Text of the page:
Arrowsmith flying high after £1m investment

Posted on 23 Nov 2011

Precision engineering firm Arrowsmith Engineering has tapped into support from the Manufacturing Advisory Service – West Midlands to embark on a growth surge.

The Coventry-based company has already used support to help increase turnover by 20% over the last twelve months and is now targeting £4m sales within three years.

Following the £1m investment, Arrowsmith Engineering has completed improvements to its headquarters, increasing floor space by 33% to 15,000 sq ft. The company has also used the funding to invest in new facilities, which range from a thread rolling laboratory and grinding capability to a 5-axis machine and three computer numerical control (CNC) lathes.

The firm has just won a string of orders to produce engine and actuation parts for companies such as Rolls Royce, Goodrich, Pattonair and Meggit.

Jason Aldridge, managing director, commented: “We are working to a five year business plan that will see us move from a £1.8m turnover to a firm commanding £4m in annual sales. Naturally, up to ten new jobs could be created as a result of this growth.”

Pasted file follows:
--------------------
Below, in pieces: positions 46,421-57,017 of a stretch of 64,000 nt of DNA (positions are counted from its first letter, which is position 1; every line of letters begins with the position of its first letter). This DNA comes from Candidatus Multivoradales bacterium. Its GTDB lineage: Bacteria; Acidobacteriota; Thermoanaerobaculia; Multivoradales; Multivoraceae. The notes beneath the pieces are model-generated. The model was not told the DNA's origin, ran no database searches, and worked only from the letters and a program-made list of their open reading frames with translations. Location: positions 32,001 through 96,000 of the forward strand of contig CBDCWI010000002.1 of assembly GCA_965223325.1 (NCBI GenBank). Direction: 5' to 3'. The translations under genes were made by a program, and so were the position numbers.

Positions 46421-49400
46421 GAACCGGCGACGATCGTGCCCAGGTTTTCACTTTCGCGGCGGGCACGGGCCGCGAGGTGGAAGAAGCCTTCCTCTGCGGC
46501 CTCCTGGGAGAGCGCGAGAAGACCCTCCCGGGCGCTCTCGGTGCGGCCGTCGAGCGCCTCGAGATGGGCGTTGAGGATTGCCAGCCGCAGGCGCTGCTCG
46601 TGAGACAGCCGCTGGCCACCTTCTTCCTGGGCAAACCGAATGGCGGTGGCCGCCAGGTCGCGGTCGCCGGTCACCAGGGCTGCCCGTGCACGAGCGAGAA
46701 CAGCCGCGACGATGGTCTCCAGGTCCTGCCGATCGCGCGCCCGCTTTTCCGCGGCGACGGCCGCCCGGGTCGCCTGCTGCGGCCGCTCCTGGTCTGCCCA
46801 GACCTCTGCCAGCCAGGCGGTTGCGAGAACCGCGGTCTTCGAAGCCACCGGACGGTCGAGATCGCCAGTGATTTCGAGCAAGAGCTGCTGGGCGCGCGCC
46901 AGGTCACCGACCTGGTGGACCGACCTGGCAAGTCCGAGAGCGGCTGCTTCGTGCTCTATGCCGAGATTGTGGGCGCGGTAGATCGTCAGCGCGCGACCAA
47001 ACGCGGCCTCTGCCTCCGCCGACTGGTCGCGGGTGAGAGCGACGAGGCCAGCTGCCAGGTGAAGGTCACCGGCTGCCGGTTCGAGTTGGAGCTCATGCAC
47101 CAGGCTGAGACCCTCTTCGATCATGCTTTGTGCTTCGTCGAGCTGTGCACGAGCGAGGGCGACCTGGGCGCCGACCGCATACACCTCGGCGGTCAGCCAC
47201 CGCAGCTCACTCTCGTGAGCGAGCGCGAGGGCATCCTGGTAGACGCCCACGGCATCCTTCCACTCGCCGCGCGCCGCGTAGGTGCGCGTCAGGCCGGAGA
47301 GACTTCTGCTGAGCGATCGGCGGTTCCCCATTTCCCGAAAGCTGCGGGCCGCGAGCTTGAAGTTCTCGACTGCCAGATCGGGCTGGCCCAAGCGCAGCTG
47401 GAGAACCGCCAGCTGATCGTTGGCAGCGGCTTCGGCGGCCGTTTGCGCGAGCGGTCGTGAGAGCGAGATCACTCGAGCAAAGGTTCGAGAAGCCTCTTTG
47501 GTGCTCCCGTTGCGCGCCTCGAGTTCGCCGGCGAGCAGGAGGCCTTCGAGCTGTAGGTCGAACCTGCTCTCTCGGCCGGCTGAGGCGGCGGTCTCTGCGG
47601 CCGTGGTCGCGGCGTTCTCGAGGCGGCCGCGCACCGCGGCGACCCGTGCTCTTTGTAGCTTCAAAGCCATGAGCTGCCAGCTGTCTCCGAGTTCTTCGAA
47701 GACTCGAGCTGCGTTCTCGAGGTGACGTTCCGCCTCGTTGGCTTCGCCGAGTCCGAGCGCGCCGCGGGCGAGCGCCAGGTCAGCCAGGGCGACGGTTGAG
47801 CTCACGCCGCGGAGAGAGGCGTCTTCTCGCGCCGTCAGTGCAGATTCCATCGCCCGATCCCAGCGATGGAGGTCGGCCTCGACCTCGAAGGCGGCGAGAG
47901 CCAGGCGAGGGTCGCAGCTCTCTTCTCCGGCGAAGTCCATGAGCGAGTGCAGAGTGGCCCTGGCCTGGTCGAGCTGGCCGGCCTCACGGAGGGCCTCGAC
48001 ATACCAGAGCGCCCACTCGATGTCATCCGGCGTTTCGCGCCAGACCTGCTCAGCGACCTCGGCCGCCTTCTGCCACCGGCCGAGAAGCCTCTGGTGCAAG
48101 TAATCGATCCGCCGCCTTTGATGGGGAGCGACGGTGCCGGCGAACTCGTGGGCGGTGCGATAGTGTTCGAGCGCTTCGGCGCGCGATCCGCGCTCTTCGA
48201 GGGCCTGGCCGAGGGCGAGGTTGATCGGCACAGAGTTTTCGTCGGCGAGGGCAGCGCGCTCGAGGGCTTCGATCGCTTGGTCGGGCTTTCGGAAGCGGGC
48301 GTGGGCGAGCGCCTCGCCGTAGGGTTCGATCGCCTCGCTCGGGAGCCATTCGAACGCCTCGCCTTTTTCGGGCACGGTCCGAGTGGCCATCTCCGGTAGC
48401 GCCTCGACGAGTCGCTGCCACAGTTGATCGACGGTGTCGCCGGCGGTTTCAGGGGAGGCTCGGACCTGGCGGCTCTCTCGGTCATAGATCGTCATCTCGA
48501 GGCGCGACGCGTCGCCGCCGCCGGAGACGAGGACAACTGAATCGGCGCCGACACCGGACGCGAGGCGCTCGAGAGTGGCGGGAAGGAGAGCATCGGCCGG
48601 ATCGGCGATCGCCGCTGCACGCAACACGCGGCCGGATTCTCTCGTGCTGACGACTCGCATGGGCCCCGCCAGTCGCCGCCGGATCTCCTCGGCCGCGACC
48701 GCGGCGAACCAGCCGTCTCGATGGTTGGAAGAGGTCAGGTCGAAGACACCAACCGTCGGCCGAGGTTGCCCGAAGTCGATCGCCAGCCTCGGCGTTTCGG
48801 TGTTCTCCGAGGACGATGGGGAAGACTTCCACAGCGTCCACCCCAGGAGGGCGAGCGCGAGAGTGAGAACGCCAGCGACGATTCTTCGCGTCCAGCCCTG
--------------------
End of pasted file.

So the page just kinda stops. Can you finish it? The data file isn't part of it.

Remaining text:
He continued: “Our growth has been based on establishing more strategic partnerships with our clients. Our growth strategy has led to approved supplier status and we are taking this approach to the energy firms that we currently work with.”

Arrowsmith Engineering currently employs 39 people, the prospect of 10 new jobs representing a potential increase to the workforce of 25%.

Since the funding, the company has diversified to specialise in high precision, complex components using exotic metals. Many parts it produces are being used in the Rolls-Royce Trent series engines used on the Airbus A380 and the Boeing 747 and 787.

Speaking during a visit by Business Minister Mark Prisk, Mr Aldridge said: “MAS-WM has been an important driver in our expansion, providing constant mentoring and help on specific projects, including the layout of the new factory, links to probing trials and giving us access to new machinery and technology.”

Tom Moore